A recent Wall Street Journal article pointed out that real estate investors may be pushing young, first-time homebuyers out of the housing market. Low and mid-priced homes, which appeal to both first-time buyers and investors, are in tight supply. Investors are swooping in with all-cash offers only to turn around and rent out the properties. As rental rates skyrocket across the nation, investors stand to benefit while potential homebuyers are challenged by high rent that may prolong saving for a down payment. Is there a solution? Can buyers finance a home purchase and still put forth a strong enough offer to compete against all-cash? We asked Realtor® Dana Green to weigh in on how buyers can level the playing field.
For any company where professional reputations and customer relationships matter, social media is the sensible place to put marketing efforts and budget. For relatively little budget, audiences can be micro-targeted and reached easily on all devices. Individual experts can put forth their unique selling propositions, beyond the reputation of a corporate brand, in spaces where friends and friends of friends are paying attention. According to statistics portal company Statista, personal recommendations and consumer opinions posted online are the most trusted forms of advertising, so a strong online reputation is critical.
The concept of home is special to each of us in our own way, so shopping for a home can be emotional. Once you connect with a home that’s just right for you, emotions can run hot because that’s when you need to get the seller to accept your offer.
Home ownership brings with it a sense of pride, accomplishment and responsibility. Being in your own home evokes a sense of peace and comfort. But, beyond these emotional factors, what are the more practical benefits of home ownership that can be realized during tax season?
The Fed’s December announcement of a rate increase of 25 basis points (.25%) was highly anticipated, mostly because the last increase happened a decade ago. The threat of an increase has been looming and now that it has happened, what does the increase really mean to consumers? There’s no reason to panic. Here’s why:
Fannie Mae recently announced changes to conforming loan guidelines and all of the updates are potentially very good news for borrowers. In fact, a recent Forbes article stated that “mortgage financing will become more available to more home buyers as a couple of game changing underwriting guideline enhancements come online.” It’s important to understand what has changed and what it means in terms of qualifying for a mortgage. Here are some highlights:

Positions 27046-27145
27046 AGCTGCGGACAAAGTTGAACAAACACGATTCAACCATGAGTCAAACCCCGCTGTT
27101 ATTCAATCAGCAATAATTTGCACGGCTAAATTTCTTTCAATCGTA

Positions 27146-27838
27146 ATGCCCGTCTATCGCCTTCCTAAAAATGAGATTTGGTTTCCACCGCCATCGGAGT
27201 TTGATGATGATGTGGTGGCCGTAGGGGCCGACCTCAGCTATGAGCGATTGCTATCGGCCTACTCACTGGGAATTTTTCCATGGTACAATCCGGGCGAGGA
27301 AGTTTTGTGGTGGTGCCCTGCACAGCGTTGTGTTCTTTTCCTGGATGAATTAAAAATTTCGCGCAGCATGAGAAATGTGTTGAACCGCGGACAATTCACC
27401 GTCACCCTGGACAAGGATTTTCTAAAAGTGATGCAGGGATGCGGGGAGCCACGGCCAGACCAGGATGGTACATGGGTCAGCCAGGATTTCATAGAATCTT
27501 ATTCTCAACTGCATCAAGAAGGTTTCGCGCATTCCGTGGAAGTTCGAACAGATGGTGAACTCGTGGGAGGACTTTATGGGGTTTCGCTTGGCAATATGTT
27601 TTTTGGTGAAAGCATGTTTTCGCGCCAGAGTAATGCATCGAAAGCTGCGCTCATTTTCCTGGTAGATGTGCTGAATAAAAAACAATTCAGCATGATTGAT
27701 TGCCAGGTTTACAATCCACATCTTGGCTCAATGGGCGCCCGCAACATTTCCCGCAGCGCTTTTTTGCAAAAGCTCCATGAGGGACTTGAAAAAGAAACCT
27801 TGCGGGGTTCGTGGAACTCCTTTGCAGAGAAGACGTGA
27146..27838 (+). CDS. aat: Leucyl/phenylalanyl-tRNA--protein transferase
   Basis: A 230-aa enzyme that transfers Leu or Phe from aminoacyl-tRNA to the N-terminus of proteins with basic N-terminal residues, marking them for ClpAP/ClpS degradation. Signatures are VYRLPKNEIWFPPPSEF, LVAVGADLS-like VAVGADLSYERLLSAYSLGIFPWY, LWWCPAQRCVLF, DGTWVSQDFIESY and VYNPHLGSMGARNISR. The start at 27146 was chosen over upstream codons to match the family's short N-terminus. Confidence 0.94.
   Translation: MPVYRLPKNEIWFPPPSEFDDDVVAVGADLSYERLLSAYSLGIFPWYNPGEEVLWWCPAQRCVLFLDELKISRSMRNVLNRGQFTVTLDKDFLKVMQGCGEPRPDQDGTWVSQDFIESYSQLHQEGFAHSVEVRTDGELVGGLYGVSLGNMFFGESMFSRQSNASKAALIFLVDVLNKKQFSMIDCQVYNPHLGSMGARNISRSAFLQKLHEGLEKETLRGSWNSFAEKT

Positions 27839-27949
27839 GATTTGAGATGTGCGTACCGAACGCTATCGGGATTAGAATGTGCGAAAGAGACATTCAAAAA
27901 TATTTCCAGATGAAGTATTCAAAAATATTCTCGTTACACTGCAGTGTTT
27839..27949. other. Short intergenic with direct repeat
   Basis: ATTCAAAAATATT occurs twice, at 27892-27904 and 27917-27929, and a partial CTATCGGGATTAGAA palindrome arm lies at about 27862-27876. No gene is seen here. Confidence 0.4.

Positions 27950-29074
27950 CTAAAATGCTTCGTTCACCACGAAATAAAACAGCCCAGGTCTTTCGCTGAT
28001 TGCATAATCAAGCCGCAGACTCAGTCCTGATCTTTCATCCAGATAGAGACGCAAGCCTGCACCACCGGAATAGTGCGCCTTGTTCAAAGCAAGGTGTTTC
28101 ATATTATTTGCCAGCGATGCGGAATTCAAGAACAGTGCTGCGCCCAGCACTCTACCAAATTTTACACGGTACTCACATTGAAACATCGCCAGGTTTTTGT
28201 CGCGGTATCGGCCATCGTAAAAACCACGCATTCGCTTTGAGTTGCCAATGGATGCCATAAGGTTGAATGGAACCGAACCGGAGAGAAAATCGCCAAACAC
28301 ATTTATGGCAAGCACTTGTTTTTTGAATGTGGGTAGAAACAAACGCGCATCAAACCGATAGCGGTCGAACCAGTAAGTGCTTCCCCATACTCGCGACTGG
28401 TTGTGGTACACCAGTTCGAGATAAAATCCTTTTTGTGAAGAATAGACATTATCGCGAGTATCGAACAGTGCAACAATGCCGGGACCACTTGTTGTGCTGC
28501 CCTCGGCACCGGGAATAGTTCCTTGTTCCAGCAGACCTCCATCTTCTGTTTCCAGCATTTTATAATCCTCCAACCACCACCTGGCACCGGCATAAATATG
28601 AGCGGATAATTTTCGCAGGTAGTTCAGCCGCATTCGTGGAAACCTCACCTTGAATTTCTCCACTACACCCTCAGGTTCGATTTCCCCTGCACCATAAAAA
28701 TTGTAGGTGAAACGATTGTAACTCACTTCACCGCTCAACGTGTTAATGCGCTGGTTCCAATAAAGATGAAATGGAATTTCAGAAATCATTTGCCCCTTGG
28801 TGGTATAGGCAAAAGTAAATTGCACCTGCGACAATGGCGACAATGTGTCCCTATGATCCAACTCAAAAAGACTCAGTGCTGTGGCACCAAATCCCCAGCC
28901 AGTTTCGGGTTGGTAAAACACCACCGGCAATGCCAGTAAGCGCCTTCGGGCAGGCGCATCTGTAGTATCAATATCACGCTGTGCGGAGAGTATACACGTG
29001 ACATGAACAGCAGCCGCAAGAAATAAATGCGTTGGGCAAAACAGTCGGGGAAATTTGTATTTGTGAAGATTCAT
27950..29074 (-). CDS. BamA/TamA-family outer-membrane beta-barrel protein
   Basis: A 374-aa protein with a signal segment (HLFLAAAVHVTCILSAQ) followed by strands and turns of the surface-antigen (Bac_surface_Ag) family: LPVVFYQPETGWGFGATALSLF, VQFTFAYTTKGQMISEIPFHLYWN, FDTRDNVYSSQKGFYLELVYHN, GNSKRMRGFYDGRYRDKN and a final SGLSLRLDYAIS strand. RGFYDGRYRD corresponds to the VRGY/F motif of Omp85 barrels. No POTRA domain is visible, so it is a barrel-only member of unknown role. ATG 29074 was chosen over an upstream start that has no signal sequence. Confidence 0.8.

Purchasing a home is an exciting experience that can also be overwhelming with lots of paperwork, decisions to make, financial data to gather, and a whole new vocabulary to decipher. As with most things, the process and the terminology are constantly evolving to keep up with the changing times. New regulations have resulted in new details to understand about the dynamic process of finding a home and securing financing. To keep you up to date, we’ve updated our previous blog about mortgage jargon to reflect new terminology and forms that have emerged, or gone away, with regulations that took effect on October 3, 2015.
In the mortgage industry, we routinely encounter instances in our day-to-day interactions with clients that make us realize what is obvious to us may not be so obvious to those we serve. As loan advisors, a question we are frequently asked by those shopping for a home and going through the mortgage pre-approval process is, “How long is my pre-approval good for?”
So you’re on the hunt for a new home. What should you do first? You’ve heard you should get pre-approved or pre-qualified, but which is it? Is there a difference? If you’ve ever been confused by the two, you’re not alone. Many people are under the assumption that the two options are the same, but, in fact, there are major differences between the two. Here’s the breakdown…
Studies continue to show that homes with green or energy efficient features can command a higher sales price. With the promise of lower utility costs and increased comfort, it’s no surprise that homeowners are willing to invest in an energy efficient environment. Although the potential benefits are clear, a recent Washington Post article points out that “…it’s often less than clear how such upgrades are valued in the real estate market by appraisers, lenders, or purchasers — or even how information about a home’s energy characteristics should be conveyed to real estate agents and potential homebuyers.” That is slowly changing…